Business-led innovation is key to UK’s sustainable economic growth
The government branch behind Knowledge Transfer Partnerships launched their new scheme on Monday, alongside the other councils within UK Research and Innovation (UKRI). It sets out the road the council plans to take in the next two years to support UK businesses to develop ideas and commercialise new technologies.
A big part of that is their efforts to bring together industry and academia to utilise each other’s knowledge and resources to spark innovation.
The new plan lays out five key strategic goals for Innovate UK over the next two years. These are:
- Deliver measurable economic and societal impact across the UK
- Support and invest in innovative businesses and entrepreneurs with the potential and ambition to grow
- Maximise the commercial impact of world-class knowledge developed in UK industries and its research base
- Identify, support and grow transforming and emerging industries through innovation
- Build a coherent, supportive environment incentivising R&D investment and enabling people and businesses to innovate
The plan is building on their already commendable success in spurring UK innovation. According to their launch statement, Innovate UK has succeeded in investing over £2.2 billion (US$2.8 billion) in more than 11,000 projects over the last 12 years. These have created as much as £16 billion (US$20.3 billion) in gross value added to the UK economy and added 70,000 jobs.
This investment looks set to grow as the new plan lays out a more “investment-driven approach” in order to reach the government’s ambitious goals, according to Interim Executive Chair of Innovate UK, Dr Ian Campbell.
“To achieve the Government’s Industrial Strategy commitment to increase R&D spending to 2.4 percent of GDP by 2027, our new strategy takes more of an investment-driven approach to innovation,” Campbell said at the launch.
“It focuses much more closely on creating the conditions for private investment in R&D, on creating an enabling environment by championing and assisting industry to innovate, on nurturing the sectors and technologies that will transform the UK, and on encouraging innovation in all businesses with the potential to grow and scale, right across the country.”
Their financial support for universities will be a central pillar of this approach, aiming to build the collaboration environment with industry. This is a reiteration of the point made in the government’s International Research and Innovation Strategy, released in May.
The newly launched Delivery Plan details central themes that will guide the UKRI and Innovate UK to achieve the ambitious goals set by the country-wide strategy. These are:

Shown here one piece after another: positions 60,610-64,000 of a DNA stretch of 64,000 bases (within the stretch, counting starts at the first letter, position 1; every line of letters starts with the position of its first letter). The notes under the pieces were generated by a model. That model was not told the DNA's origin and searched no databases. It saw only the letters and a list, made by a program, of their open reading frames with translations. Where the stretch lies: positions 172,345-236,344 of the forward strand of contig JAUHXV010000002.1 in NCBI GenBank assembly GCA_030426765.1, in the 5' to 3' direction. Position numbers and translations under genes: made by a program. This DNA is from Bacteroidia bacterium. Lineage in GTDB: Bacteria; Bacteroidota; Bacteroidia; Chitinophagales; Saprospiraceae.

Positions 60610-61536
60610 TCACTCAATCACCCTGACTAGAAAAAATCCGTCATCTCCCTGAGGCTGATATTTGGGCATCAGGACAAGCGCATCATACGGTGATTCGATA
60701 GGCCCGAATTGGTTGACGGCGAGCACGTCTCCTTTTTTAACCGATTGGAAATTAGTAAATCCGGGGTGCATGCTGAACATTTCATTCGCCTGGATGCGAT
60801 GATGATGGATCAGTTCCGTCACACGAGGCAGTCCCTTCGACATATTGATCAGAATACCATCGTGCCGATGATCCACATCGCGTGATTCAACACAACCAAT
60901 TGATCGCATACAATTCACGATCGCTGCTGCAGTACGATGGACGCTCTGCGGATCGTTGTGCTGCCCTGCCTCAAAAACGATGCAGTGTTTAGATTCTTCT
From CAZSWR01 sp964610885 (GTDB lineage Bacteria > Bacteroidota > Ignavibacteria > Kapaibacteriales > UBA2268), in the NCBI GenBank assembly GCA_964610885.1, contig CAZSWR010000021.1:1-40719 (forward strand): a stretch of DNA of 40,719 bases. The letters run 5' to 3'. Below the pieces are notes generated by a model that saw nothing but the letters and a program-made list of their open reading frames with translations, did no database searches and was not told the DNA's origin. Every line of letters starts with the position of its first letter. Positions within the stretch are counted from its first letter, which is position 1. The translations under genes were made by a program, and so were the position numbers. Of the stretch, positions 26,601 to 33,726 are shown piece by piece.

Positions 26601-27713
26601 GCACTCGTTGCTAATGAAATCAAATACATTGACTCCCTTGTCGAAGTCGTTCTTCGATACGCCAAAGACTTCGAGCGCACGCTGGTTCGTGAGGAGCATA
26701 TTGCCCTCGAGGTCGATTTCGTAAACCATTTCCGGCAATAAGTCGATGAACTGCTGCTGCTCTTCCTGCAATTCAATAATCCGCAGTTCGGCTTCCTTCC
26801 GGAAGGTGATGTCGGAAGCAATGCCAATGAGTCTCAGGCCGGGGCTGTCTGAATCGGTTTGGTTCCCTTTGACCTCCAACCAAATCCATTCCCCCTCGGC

- Business environment – with a focus on delivering projects with social, cultural and economic impact
- Places – supporting growth across the uk
- Ideas – developing disruptive and ground-breaking projects
- People – investing in the skills and environment for innovation to thrive
- Infrastructure – ensuring access and investment in world-leading research
- International – meeting global challenges and forming international partnerships
The government strategy embraces this collaborative philosophy and aims to expand on it; labelling the UK’s universities open for business. Central to the policy is connecting researchers and entrepreneurs, supporting their development, and the translation of their ideas into commercially viable products.
“We will work with our universities, research institutes, the academic and business communities to promote and facilitate international collaboration and use their networks and influence to build new partnerships that produce excellent research and innovation,” reads the strategy paper.
The UK Research Partnership Investment Fund, which is supporting new research centres and facilities via strategic partnerships between universities, businesses and charities, looks set to get more than £900 million (US$1.15 billion) as part of the plan. Expectations are this could as much as double with the contributions of private sector co-investment.
“The delivery plans announced today are the blueprints for UKRI’s ambition to deliver the future of research and innovation,” said UKRI Chief Executive, Professor Sir Mark Walport.
“They outline how we will address the major global and societal challenges of our time, catalyse collaboration and contribute to meeting the government’s ambitious 2.4 percent target.”